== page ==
A first scene shows the mother and her two children about to enter a store but stopping to see two signs in the storefront, one reading “Our dogs allowed” and just above another with the caption “No Jews Allowed”.
Roth’s strongest point, but certainly on the nose, uses dogs to talk about the dehumanization of the Jewish people and how the Nazis’ obsession with racial purity spread to animals. As the father tries to sell some of their dogs, a blond German asks him about the breed of animals. Later, once the family is separated and the plot reuniting Caleb and Joshua in the same concentration camp, the notion of animal behavior is used to refer to SS officers.
Shot in Hungary with international distribution, the production feels oddly set up. Its budget seems large enough to secure places and / or settings that convincingly convey the desired illusion of the historic period, and yet the flat lighting and generic score make it aesthetically amateurish. It’s as if everyone in a small town comes together to piece together scenes and shoot them with the best equipment possible, but in the end, the lack of professional creativity shines through.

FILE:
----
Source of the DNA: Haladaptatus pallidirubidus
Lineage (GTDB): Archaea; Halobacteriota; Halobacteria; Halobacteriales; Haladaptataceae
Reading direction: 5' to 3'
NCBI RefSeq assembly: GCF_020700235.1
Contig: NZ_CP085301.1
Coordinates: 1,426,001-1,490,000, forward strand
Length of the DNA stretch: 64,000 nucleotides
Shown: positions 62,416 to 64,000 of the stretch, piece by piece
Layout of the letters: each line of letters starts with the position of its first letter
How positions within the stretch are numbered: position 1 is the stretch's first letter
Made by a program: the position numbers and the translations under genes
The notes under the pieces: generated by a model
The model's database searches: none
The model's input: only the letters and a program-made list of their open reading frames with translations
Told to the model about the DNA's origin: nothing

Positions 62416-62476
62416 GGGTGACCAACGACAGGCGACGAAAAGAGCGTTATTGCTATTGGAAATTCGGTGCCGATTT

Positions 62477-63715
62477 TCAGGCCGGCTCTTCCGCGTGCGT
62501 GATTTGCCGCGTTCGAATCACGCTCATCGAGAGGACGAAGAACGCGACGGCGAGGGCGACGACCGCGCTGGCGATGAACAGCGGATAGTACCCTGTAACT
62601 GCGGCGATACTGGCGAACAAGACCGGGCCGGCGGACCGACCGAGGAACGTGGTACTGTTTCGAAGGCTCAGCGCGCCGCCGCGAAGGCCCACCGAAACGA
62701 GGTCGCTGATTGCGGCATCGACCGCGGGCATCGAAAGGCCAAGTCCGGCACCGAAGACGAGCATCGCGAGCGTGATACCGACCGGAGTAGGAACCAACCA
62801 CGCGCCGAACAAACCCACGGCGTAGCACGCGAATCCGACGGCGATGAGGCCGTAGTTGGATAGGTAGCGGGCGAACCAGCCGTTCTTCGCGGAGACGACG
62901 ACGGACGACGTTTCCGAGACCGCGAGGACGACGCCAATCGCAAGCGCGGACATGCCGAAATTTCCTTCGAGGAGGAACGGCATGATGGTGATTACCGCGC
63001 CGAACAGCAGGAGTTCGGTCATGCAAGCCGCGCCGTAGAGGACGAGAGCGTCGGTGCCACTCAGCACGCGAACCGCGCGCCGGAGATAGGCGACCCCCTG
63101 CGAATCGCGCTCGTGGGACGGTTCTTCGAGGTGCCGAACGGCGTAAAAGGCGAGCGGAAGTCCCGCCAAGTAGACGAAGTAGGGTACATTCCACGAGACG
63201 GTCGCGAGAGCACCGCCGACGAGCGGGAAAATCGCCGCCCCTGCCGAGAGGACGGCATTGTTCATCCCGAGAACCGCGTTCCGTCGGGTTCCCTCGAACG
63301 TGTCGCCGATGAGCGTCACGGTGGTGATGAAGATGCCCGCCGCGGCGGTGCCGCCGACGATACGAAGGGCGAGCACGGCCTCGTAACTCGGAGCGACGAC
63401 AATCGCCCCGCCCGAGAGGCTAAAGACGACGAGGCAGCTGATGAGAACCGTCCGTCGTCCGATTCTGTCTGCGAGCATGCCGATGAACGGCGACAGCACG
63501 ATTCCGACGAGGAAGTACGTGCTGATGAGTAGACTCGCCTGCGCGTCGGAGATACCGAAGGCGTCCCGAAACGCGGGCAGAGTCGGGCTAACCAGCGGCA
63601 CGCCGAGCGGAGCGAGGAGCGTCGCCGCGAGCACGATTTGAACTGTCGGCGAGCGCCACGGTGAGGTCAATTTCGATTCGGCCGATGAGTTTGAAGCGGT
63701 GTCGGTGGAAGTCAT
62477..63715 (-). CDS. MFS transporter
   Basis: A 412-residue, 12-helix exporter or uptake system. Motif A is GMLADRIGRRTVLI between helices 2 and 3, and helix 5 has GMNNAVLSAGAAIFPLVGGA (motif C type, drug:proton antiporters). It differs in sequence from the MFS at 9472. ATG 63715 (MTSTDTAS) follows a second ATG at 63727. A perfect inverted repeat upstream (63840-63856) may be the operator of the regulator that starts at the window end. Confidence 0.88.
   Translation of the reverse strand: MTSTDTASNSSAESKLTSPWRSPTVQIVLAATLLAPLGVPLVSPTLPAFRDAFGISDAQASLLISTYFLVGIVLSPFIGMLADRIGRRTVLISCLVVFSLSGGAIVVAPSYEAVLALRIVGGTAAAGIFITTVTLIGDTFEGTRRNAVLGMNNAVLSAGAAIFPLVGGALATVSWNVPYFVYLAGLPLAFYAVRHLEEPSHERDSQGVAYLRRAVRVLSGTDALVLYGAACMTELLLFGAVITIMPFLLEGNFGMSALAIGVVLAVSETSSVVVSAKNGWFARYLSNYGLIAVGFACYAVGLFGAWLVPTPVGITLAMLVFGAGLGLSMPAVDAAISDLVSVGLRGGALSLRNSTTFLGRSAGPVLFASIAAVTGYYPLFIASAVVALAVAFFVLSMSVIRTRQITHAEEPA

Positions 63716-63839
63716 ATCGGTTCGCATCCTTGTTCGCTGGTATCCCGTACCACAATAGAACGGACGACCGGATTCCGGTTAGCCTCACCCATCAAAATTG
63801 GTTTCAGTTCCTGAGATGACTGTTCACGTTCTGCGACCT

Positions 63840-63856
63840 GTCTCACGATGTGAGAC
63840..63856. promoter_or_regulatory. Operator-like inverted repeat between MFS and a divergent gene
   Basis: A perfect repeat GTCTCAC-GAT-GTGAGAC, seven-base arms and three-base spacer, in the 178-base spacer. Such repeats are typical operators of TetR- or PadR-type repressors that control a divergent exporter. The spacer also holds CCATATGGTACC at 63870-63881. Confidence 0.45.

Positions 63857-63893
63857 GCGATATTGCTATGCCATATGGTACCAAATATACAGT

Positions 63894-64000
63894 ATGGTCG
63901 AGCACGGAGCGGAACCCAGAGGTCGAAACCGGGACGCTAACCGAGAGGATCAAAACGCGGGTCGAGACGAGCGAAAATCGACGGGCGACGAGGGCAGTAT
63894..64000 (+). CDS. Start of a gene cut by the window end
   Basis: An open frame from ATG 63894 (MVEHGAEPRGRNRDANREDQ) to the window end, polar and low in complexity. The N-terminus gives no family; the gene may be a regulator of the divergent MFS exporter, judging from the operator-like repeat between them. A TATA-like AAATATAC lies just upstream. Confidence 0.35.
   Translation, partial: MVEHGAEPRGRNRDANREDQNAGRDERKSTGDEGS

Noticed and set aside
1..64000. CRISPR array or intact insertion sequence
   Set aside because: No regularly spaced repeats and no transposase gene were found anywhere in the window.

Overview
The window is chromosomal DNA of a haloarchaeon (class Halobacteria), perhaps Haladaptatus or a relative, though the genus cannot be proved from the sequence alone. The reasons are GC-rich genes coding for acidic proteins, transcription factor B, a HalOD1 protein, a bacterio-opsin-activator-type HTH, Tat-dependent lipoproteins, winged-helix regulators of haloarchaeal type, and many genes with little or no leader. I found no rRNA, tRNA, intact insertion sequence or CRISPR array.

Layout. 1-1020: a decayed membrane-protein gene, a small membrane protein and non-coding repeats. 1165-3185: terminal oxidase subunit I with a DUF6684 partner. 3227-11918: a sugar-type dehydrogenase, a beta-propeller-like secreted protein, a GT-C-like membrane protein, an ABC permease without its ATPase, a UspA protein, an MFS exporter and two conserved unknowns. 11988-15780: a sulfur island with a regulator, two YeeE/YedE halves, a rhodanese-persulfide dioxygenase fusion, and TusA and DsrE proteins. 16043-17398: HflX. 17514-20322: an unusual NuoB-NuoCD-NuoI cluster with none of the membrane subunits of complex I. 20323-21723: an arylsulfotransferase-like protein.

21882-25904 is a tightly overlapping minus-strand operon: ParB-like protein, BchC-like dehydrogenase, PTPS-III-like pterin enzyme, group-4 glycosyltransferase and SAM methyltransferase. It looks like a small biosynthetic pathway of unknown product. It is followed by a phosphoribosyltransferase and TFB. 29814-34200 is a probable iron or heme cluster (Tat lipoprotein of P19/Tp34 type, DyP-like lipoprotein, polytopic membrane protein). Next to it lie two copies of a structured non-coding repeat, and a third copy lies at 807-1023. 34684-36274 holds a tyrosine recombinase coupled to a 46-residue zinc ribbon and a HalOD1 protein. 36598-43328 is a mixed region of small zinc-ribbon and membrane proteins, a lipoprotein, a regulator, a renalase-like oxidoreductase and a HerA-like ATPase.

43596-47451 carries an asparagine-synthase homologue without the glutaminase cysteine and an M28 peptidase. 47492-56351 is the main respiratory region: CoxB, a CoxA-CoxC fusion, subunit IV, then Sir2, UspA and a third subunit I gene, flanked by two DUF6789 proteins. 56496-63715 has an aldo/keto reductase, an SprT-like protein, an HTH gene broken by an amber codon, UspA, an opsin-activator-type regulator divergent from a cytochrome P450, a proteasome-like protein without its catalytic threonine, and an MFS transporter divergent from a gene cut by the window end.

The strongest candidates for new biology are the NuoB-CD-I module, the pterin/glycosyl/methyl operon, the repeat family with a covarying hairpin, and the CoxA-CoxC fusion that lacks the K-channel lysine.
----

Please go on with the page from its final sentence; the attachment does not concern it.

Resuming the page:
Still, the stale form isn’t the most disappointing variable in this barely competent work, but the cartoon-like performance. A range of incoherent and honestly laughable accents, which clearly do not respond to any nationality or region, only play against the already flatness of the writing.
Maturo (from Disney Channel’s “Girl Meets World”), the young actor driving this awkward dramatic vehicle, nails down some of the less moving scenes. But for the most part, and probably due to the management, he falls prey to overreacting in moments that require him to cry or give an angry speech. In the hands of a more skilful filmmaker, he may be able to modulate the emotion for a more credible result.